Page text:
Medicare for All is a proposed new healthcare system for the United States in which everyone would be enrolled in a federally administered program rather than receiving health insurance through an insurance company.
With few exceptions, such as cosmetic surgery, a Medicare for All law would replace all other insurances.
Medicare for All would replace private insurance, employer-provided insurance, Medicaid, and our existing version of Medicare.
How the Medicare for All System Works
Medicare for All is actually more generous than Medicare.
Currently, Medicare is limited to Americans aged 65 and older. They receive care, but they also bear a portion of the associated expenditures.
Medicare for All, as proposed by Sanders, would be a single, national health insurance policy covering all U.S. residents. It would cover all medically essential services, such as dental and eye care, mental health care, and prescription medications.
Except for prescription pharmaceuticals, there would be no copayments or deductibles, but the cost would stand at $200 per year. Long-term care may incur additional out-of-pocket expenses.
The government would establish payment rates for pharmaceuticals, medical services, and medical equipment. The Secretary of Health and Human Services would annually develop a national budget for all covered services, and expenditure would be constrained by this budget. Only 1% of the overall health-spending budget would be to offer job loss support to insurance industry employees.
Sanders’s legislation contains a four-year phase-in period during which younger individuals might purchase Medicare coverage. In the first year, 55-year-olds would be eligible to enroll in Medicare, followed by 45-year-olds in the second year and 35-year-olds in the third year.
Everyone enrolling in Medicare would incur less out-of-pocket expenses. People of all ages would also have access to a public option health plan through Obamacare exchanges.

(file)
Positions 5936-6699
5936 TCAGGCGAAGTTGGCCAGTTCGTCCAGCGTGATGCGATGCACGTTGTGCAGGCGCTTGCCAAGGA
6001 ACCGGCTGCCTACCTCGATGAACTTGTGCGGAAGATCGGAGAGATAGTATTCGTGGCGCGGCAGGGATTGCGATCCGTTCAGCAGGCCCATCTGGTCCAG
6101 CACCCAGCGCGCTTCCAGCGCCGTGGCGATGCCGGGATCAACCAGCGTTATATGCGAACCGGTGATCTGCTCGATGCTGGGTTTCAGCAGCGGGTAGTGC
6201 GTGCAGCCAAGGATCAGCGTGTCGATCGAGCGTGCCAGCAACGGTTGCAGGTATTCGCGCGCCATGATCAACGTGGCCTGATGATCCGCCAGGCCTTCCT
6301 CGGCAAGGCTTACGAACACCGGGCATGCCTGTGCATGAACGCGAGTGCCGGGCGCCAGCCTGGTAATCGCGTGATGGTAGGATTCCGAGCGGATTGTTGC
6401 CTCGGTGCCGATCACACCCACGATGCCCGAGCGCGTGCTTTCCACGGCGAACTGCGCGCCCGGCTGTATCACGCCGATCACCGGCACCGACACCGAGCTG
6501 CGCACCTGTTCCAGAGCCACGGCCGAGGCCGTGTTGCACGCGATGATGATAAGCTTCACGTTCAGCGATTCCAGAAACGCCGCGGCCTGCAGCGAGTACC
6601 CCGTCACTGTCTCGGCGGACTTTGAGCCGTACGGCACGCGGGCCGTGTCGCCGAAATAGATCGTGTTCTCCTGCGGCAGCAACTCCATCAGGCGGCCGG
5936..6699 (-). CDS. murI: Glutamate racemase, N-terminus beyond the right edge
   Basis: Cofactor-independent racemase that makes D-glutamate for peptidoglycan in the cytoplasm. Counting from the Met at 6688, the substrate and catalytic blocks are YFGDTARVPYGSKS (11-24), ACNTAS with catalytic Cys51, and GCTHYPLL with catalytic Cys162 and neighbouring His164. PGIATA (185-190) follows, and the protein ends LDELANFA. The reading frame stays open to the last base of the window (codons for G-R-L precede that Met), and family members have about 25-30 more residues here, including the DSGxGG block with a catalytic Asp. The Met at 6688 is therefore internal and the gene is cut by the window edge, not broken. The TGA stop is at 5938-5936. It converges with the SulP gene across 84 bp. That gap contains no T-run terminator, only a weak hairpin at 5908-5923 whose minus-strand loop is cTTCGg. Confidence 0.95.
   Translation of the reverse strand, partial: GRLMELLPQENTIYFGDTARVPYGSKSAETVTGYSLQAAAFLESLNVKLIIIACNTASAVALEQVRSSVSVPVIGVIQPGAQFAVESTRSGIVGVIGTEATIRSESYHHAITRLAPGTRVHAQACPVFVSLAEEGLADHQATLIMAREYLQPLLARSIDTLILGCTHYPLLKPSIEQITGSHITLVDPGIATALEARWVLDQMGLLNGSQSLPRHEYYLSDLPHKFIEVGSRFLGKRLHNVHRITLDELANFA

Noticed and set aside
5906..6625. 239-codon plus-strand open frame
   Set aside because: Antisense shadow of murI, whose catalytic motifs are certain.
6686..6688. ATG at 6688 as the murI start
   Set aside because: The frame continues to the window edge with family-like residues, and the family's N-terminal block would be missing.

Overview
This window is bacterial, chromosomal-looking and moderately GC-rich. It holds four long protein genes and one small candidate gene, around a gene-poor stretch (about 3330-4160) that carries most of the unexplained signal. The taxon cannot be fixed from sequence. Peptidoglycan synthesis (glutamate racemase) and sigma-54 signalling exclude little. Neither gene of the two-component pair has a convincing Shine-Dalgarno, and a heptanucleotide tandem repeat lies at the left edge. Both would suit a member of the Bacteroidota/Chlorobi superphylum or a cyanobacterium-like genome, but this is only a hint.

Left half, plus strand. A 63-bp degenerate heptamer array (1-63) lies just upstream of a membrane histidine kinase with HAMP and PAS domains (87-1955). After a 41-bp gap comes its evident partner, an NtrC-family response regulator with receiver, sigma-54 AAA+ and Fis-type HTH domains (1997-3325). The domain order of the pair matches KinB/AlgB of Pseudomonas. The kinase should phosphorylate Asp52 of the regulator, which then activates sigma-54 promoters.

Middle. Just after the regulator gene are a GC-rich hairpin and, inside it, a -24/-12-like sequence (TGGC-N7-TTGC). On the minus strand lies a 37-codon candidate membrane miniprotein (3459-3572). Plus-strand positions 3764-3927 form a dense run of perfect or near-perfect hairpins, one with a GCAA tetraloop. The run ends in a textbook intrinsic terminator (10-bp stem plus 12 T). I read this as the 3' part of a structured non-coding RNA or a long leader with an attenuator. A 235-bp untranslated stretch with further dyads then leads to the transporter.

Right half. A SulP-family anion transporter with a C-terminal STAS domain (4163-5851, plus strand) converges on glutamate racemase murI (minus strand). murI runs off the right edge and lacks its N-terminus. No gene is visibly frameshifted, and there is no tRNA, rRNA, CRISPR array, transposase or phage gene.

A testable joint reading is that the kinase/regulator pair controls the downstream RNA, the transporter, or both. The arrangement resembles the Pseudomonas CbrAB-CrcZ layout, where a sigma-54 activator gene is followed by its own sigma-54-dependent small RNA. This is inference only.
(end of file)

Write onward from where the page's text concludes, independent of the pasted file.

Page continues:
Effectively, Medicare for All is single-payer healthcare. In a single-payer healthcare system, the government pays for individuals’ medical treatment.
The Cost of Medicare for All
If nothing changes, private and public sector expenditure on healthcare will surpass $45 trillion by 2026.
Over a decade, the libertarian-leaning Mercatus Center at George Mason University calculated that Medicare for All would cost more than $32 trillion.
During the 2016 campaign, Kenneth Thorpe, a health finance expert at Emory University, examined a variant of Sanders’ Medicare for All. He projected the cost to be over $25 trillion over a decade.
Sanders has proposed shifting existing government expenditure of around $2 trillion per year into Medicare for All to fund the program. To do this, he would increase taxes on incomes over $250,000, with the marginal rate reaching 52% on incomes over $10 million. Additionally, he proposed a wealth tax on the wealthiest 0.1% of households.
Pros and Cons of Medicare for All
The benefits and disadvantages of this program rely in part on your income level.
If your annual income is less than $250,000, Sanders’ new tax will have no effect on you. If you earn more than $250,000 per year or belong to the top 0.1% of families, Sanders’ proposed levy to fund Medicare for All would be detrimental to you.